Tanizaki (1886-1965), one of the most famous of all Japanese novelists, is probably best known for his big novel The Makioka Sisters (1943-48). Another of his classics is Tade kuu mushi or Some Prefer Nettles, published in 1928, in which he takes on a subject that became somewhat of an obsession for him – the conflict between tradition and modernization in Japan.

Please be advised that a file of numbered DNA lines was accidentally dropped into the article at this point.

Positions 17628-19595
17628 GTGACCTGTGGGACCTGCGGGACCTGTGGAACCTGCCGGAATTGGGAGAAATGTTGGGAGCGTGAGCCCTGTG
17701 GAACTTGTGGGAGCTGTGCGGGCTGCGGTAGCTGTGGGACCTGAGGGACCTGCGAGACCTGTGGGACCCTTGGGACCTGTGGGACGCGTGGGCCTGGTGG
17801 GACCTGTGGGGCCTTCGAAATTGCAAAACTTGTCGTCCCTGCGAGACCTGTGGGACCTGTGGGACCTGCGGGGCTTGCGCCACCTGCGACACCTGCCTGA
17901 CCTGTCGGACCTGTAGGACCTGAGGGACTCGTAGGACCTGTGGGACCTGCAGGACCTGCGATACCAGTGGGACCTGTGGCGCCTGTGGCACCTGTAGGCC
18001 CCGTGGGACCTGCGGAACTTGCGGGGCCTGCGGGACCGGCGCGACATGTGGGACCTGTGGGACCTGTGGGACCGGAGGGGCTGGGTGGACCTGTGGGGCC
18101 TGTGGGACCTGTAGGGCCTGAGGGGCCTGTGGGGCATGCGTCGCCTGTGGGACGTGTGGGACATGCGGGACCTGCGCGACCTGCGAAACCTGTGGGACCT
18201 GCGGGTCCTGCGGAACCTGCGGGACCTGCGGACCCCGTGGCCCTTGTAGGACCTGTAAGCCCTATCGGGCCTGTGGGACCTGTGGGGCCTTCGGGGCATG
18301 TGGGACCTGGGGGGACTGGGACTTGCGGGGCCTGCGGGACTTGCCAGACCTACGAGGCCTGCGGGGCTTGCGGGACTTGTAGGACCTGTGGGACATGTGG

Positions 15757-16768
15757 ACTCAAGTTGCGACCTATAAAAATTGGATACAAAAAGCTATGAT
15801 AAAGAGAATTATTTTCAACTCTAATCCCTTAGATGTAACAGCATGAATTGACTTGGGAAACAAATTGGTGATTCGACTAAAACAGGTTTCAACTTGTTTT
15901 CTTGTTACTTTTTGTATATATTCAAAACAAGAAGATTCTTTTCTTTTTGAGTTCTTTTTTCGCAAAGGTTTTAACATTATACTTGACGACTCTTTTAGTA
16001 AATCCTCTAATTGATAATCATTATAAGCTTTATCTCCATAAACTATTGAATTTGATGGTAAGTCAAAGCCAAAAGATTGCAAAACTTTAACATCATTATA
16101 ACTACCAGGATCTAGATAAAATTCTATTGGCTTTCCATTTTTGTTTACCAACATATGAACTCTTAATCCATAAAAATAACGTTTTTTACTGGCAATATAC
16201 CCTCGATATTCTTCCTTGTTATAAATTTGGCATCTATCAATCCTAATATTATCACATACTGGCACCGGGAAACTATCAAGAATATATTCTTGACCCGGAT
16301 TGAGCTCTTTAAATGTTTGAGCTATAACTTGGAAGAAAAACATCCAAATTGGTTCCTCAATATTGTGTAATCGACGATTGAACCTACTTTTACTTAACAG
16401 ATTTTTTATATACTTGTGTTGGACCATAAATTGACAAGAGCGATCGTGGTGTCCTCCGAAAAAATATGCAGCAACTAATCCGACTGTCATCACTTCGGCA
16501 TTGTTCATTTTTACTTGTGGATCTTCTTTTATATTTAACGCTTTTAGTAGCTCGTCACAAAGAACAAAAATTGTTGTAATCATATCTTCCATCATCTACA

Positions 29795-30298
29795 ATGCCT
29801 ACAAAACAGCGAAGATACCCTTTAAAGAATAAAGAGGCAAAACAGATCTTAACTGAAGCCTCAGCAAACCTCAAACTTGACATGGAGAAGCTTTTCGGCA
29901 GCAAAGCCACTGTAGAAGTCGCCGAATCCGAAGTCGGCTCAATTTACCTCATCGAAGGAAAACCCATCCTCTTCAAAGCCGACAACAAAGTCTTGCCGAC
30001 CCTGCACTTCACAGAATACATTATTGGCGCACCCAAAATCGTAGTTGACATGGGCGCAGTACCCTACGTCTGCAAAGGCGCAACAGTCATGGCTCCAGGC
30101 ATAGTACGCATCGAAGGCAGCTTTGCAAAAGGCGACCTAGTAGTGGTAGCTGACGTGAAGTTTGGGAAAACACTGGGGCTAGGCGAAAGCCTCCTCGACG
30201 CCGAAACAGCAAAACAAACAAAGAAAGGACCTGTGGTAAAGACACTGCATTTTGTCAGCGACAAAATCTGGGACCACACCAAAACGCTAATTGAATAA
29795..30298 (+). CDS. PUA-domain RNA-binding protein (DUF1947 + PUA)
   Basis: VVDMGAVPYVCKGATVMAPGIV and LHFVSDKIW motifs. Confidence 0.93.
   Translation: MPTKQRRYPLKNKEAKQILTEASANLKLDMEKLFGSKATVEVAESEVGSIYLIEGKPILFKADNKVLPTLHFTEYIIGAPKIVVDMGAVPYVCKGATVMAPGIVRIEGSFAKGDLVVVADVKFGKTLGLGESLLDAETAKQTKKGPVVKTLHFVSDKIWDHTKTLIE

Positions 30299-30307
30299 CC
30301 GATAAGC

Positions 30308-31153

As Edward Seidensticker, the translator of this volume and one of the deans of English translation from the Japanese, points out in his Introduction, Tanizaki’s dark, sometimes erotically-charged early works, much influenced by Poe, were labeled “demoniac” in Japan. The Great Kanto earthquake of 1923 was apparently a turning point for Tanizaki and his career. That famous quake, which killed over 100,000 and devastated Tokyo, Yokohama, and nearby regions, also destroyed numerous old buildings and neighborhoods, provoking Tanizaki to a kind of nostalgia for Japan’s fragile, quickly disappearing past. Places like Osaka and Kyoto, where the traditional arts continued to flourish, became opposed in Tanizaki’s art – in Some Prefer Nettles and a number of other novels – to cities like Tokyo that were more forward-looking. Read more